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DA hires former Channel 7 anchor Joanna Pasceri

Another Buffalo broadcast news veteran is moving into public relations.

Joanna Pasceri, who said her farewells in December as co-anchor of WKBW-TV news, is joining the Erie County District Attorney’s Office as public information officer.

The job was created to keep the public better informed about the work of the office, Acting DA Michael J. Flaherty Jr. said in a news release. Along with answering reporters’ inquiries, Pasceri will be getting more information to the public online and via social media.

“It will help us when the media and the public call with questions. There will always be somebody here to answer them,” Flaherty said. “I’m not always here, and I am often busy and can’t return calls quickly.”

He added that she still will be bound by the rules of confidentiality regarding such matters as grand jury proceedings and discussing cases in which no one is charged, “But at least people will have an answer and know why.”

Pasceri’s $47,000 annual salary already was in the budget, Flaherty said, so no new money will be needed for the job.

Pasceri is well-known to local television audiences from her 22 years at Channel 7, the last nine years as co-anchor with Keith Radford of the evening news. She resigned in December after the station’s new owner made it clear it intended to demote her from the anchor position.

She brings more than on-air experience to the new job. Pasceri, 50, has led media relations training for a number of groups in connection to the justice system, including the Department of Criminal Justice Services, the WNY Chapter of the Women’s Bar Association of the State of New York and the Bar Association of Erie County.

She also spent time leading communication classes at Medaille College.

Pasceri is a Lockport native and graduate of SUNY Fredonia. She started in television at WETM-TV in Elmira and became a full-time reporter at WKBW-TV in 1997. In her time at the anchor desk with Keith Radford she became known for her warmth and generosity, and, unlike the planned retirements of other longtime media figures, her departure was sudden and unannounced until her final broadcast.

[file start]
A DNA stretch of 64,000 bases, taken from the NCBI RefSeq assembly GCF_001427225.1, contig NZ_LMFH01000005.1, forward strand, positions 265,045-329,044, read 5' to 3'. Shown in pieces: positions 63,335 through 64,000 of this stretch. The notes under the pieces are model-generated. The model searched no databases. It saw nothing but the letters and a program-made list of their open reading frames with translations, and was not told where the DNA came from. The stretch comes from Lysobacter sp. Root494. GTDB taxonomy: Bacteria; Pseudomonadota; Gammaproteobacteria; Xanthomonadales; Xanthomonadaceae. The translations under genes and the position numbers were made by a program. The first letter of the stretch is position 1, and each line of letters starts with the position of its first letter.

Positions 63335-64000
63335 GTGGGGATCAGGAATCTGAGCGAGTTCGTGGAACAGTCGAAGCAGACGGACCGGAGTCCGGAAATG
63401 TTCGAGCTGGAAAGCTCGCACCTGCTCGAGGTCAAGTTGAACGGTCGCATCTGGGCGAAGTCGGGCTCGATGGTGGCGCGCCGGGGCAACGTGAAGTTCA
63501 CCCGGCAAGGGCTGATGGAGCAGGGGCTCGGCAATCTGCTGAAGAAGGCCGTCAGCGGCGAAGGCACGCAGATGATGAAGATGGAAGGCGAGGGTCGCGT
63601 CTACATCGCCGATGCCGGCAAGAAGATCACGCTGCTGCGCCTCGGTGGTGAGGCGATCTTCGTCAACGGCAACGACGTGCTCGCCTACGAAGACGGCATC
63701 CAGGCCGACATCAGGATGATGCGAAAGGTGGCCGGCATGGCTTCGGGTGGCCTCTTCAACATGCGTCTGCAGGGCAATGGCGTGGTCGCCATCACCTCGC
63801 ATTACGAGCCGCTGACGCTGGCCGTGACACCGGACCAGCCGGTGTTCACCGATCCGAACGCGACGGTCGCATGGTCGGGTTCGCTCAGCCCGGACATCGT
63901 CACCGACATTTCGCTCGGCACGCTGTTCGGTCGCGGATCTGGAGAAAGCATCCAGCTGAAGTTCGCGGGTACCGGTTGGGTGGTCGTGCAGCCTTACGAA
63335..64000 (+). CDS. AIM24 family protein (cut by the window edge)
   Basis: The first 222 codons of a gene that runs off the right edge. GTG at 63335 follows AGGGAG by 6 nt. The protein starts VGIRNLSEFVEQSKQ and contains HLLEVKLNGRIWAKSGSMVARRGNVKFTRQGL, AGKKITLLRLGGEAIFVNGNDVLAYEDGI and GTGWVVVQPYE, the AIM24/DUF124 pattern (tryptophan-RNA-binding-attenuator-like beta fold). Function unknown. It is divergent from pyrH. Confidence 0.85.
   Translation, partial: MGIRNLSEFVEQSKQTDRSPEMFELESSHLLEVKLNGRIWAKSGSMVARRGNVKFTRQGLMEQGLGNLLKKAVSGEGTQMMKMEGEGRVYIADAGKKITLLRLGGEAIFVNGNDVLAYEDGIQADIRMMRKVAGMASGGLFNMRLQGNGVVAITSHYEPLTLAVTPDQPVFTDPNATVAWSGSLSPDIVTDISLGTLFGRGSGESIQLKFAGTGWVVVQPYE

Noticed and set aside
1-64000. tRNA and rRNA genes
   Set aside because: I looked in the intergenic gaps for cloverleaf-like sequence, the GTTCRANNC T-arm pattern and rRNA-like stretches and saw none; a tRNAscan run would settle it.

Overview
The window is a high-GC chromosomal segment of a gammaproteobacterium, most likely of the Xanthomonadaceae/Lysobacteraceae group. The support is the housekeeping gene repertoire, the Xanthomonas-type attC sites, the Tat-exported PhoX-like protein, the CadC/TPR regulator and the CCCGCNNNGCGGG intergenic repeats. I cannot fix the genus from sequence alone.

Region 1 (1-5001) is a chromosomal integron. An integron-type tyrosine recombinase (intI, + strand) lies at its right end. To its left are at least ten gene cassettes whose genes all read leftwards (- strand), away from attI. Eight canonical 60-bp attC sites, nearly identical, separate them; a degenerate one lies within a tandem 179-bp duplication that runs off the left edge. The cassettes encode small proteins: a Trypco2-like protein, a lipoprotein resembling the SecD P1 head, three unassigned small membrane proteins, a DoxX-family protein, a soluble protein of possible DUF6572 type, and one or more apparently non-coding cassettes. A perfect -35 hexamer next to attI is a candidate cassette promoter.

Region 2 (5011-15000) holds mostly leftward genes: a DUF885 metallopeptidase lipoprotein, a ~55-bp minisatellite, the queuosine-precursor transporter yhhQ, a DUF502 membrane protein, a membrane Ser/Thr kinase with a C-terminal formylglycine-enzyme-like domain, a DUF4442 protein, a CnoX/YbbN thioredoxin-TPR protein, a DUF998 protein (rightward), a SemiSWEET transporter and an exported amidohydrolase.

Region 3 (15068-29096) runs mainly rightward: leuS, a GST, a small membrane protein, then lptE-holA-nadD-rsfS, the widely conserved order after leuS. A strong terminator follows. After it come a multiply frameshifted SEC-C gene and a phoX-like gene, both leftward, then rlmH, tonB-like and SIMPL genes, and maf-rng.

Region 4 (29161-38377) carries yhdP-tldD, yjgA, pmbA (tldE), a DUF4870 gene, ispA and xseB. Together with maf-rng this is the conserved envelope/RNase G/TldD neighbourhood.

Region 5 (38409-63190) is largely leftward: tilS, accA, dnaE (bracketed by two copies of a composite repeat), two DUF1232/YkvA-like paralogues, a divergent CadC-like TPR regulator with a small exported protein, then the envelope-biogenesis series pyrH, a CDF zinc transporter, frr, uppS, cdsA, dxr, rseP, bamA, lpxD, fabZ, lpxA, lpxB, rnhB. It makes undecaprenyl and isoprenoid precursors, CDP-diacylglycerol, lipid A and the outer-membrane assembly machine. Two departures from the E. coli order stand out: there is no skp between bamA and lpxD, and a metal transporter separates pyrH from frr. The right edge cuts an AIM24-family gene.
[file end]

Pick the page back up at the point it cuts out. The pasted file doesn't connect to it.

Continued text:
At the time she said she plans for the future were “still in the works.”

Now, in a prepared statement, she says of her new job, “I am so very proud to be part of a team of professionals dedicated to doing the right thing every day. It’s a perfect fit for me. I highly respect the values of this office.”

The addition of a PR person is part of Flaherty’s overall reorganization of the DA’s office. As chief assistant, Flaherty stepped up to the top job when former DA Frank A. Sedita III became a state Supreme Court judge in January, and shortly afterward Flaherty declared his candidacy when the district attorney seat goes on the ballot in November.

Since then he has proposed changes to the county’s Code of Ethics for political figures and announced a community outreach initiative to make prosecutors from his office available to block club meetings and other community events to improve communication about such matters as elder fraud, domestic violence, animal cruelty and drug problems.

Flaherty made it clear that Pasceri, who started Monday, will be responsible for serving the DA’s office only and will not in any way be involved in work for his election campaign.

“I already have a campaign press secretary,” Flaherty said, “and those two lines won’t cross.”

Pasceri follows a number of her television news colleagues to the “other side” of the information business. Former Channel 4 reporter Lorey Schultz works in Mayor Byron W. Brown’s office with the mayor’s director of communications, former Empire Sports anchor Michael DeGeorge.

Former Channel 4 morning personality Victoria Hong is now with Delaware North and Channel 2’s former anchor Jodi Johnston is at First Niagara. And Jean Hill, who was a Channel 7 anchor before Pasceri, has been with M&T Bank for more than a decade.

Mark A. Sacha, a former assistant district attorney seeking the Democratic nomination this fall for the top prosecutor’s post, said Tuesday he sees no reason for establishing the position and promised its elimination if elected.

“This whole press release thing has gotten out of control,” he said. “The politicization of this office has been taken up another notch. “It’s a totally unnecessary job that was created for political reasons.”